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Release date: 9/5/2019
(Excerpted from FLEETSolutions Sept./Oct. 2019 - Vol. 12, No. 5)
Two hard truths: Not all managerial situations that demand quick action are necessarily disasters or even crises. A quick change can be precipitated by an executive mandate or managerial changes at your organization and the subsequent call to “clean house.”
Other times, change is not man-made and hardly predictable. The fleets that handle the unexpected with great success can make those on-the-fly changes with minimal friction because they have been preparing for them for years.
It’s not a sleight-of-hand magic trick. It’s a necessity that managers prepare far in advance not only for the wins but also when everything hits the fan. Two seasoned NAFA members share their experiences and guidance about how to flip that switch and set crisis remediation into motion.
Change on the Run - Prior to his position as director of fleet relations for work truck association NTEA, NAFA Member George Survant oversaw the fleet for a major cable service provider with coverage across the United States. When the word came down that the company was shifting its ownership and branding, a brief window of time was given to have each vehicle in the fleet either reskinned with new wraps or repainted.
How did Survant approach his multi-state teams to make it happen? “In a change like a significant rebranding, the recurring theme is to communicate often and effectively,” Survant said. “An essential element of this type of change
is partnering with key stakeholders, all the way to the local supervisors and drivers. Coordination of this effort – to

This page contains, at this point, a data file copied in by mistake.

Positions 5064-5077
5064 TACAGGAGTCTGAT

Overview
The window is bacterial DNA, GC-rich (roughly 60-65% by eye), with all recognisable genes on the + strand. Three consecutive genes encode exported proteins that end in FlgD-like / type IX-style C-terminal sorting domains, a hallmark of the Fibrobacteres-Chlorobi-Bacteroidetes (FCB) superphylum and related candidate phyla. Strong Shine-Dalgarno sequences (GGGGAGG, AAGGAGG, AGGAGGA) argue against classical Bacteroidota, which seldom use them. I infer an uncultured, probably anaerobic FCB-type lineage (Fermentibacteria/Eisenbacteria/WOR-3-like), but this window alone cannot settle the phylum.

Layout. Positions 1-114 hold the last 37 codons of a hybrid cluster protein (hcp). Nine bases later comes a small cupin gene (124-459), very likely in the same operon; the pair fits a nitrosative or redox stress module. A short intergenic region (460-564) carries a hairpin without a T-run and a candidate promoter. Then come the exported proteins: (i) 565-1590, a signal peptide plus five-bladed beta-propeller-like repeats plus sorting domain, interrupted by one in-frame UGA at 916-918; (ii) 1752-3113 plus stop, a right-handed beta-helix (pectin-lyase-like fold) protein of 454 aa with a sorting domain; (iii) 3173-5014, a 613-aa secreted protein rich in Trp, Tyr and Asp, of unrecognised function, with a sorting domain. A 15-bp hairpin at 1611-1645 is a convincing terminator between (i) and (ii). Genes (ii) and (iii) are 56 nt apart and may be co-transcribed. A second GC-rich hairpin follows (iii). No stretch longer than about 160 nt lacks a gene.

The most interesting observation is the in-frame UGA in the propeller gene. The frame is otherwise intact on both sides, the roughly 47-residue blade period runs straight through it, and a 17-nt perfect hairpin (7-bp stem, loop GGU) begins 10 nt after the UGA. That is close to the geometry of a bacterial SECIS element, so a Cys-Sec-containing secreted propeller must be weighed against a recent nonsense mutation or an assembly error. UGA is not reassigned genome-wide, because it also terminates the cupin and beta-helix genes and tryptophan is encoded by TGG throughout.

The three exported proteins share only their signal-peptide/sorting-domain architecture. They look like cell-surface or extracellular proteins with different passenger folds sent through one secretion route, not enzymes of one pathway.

limit the disruption of essential service deliveries – requires active partnerships with the entire management chain for the affected sections of the company. These partnerships then become the backbone of the installation effort and the lead contact for quality evaluations of the finished product.”
Providing a clear understanding not only of what the change will be and how it will take place, but why it is happening,
is essential to gaining the goodwill and cooperation of those who will carry it out.
NAFA Associate Member Susan Miller, Senior Fleet Account Manager for Geotab, agreed, emphatically adding, “You must have these lines of communication set well in advance of any crisis or major change. There is no time to establish these when you are in the middle of [a major challenge]. “I would already have a plan in place for how I would manage communication, just as I would want to have in place who my point-people are who will relay information
out to the field, and the like,” Miller said.
“The structure of your communication net is dictated by the size of your organization, your company’s culture, and the scope of what it is you are dealing with. If you are a small business owner/operator, you’re more likely to be the point
person for decisions. You’d know best what is necessary and can execute plans on the spot.”
Read the full article here.